Recently, one of our clients was acquired by a larger company in the same industry. Like any M&A transaction, it brought about the usual set of questions about the future, uncertainties and apprehensions. Will our current projects be put on hold? What happens to the pipeline of new initiatives that the client has put in place? Which technologies will survive? While the possibility of a short-term impact on immediate plans was evident, I saw BPM for M&A – a large opportunity to play a significant role in ensuring this acquisition to be a success in the long term.
Almost every month, we all hear about interesting M&A stories. Often, both companies are in the same industry leveraging synergy and lower cost for rapid growth. Sometimes though, the company being acquired is in a completely different industry, and yet promises to be a great match for the parent company’s strategic vision.
Irrespective of the industries, size and scale of the merged entities, I think the secret behind the success of an M&A lies in aligning and streamlining business processes of the merged organization. Peter Drucker says, “Respect the Business, Products, Customers and Values” of each other in an M&A transaction. I cannot agree more. Ensuring that both sets of customers face the minimum disruption has got to be the top priority for any organization involved in M&A, and, in my opinion, that means aligning the business processes of both entities ASAP.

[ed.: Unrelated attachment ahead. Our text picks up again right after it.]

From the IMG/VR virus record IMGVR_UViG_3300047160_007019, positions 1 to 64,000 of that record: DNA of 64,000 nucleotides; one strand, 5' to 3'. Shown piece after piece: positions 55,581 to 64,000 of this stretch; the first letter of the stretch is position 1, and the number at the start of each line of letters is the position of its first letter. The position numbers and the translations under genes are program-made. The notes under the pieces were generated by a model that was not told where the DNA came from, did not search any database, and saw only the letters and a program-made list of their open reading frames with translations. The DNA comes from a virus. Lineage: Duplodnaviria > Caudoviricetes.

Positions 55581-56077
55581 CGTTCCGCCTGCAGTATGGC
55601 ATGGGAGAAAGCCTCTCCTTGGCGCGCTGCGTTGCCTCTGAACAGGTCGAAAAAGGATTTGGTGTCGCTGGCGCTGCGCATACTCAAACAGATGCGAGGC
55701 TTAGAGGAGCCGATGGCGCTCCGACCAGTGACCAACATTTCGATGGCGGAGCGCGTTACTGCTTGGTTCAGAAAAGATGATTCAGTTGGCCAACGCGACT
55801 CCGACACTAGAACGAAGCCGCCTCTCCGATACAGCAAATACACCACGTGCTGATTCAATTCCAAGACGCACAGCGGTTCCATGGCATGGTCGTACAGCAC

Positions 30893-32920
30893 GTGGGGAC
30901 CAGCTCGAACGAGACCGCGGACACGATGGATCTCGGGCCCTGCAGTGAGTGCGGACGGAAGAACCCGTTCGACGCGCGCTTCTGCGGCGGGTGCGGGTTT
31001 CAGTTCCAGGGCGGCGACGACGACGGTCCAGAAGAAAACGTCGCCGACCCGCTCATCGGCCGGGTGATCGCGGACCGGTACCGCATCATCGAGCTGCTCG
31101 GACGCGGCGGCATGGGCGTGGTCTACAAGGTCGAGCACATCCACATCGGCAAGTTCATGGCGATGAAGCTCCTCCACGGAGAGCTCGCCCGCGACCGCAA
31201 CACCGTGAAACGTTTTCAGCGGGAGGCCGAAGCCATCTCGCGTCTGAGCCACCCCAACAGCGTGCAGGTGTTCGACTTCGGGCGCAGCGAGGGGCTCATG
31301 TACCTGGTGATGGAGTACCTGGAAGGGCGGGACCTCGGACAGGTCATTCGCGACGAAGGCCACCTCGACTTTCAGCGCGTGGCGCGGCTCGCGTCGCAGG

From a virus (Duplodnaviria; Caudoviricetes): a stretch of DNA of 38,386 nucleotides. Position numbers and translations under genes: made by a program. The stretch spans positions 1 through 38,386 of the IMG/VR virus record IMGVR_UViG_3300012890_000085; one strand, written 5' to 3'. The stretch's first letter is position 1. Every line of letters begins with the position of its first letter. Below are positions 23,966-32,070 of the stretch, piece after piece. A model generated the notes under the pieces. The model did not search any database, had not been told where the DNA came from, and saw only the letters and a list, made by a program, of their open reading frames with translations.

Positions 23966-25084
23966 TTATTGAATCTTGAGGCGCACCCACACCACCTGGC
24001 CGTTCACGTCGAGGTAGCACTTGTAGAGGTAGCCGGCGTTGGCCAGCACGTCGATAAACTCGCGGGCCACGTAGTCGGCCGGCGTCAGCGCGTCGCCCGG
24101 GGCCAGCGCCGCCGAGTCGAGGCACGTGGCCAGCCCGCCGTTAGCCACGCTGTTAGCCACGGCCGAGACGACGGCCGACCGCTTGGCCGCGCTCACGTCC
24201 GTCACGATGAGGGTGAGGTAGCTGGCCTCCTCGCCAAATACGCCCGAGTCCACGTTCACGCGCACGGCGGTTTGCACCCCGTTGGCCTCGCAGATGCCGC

How is that done easily? That is the key question. And my one-line take for an efficient process alignment is simple – Think BPM for M&A. Business Process Management. Right from the beginning.
Here are a few key areas where BPM can add significant value to the combined organization.
You’ll miss the point if you treat business processes as an afterthought. Any M&A needs a strong strategy much before the actual merger takes place, and it must include how business processes of the two companies are handled. In the pre-merger phase, it is essential that the key stakeholders from the two companies discuss this aspect thoroughly. As different companies have different ways of doing business, they must spend enough time to understand and discover these processes. The next step is to identify the best practices and standardize the processes.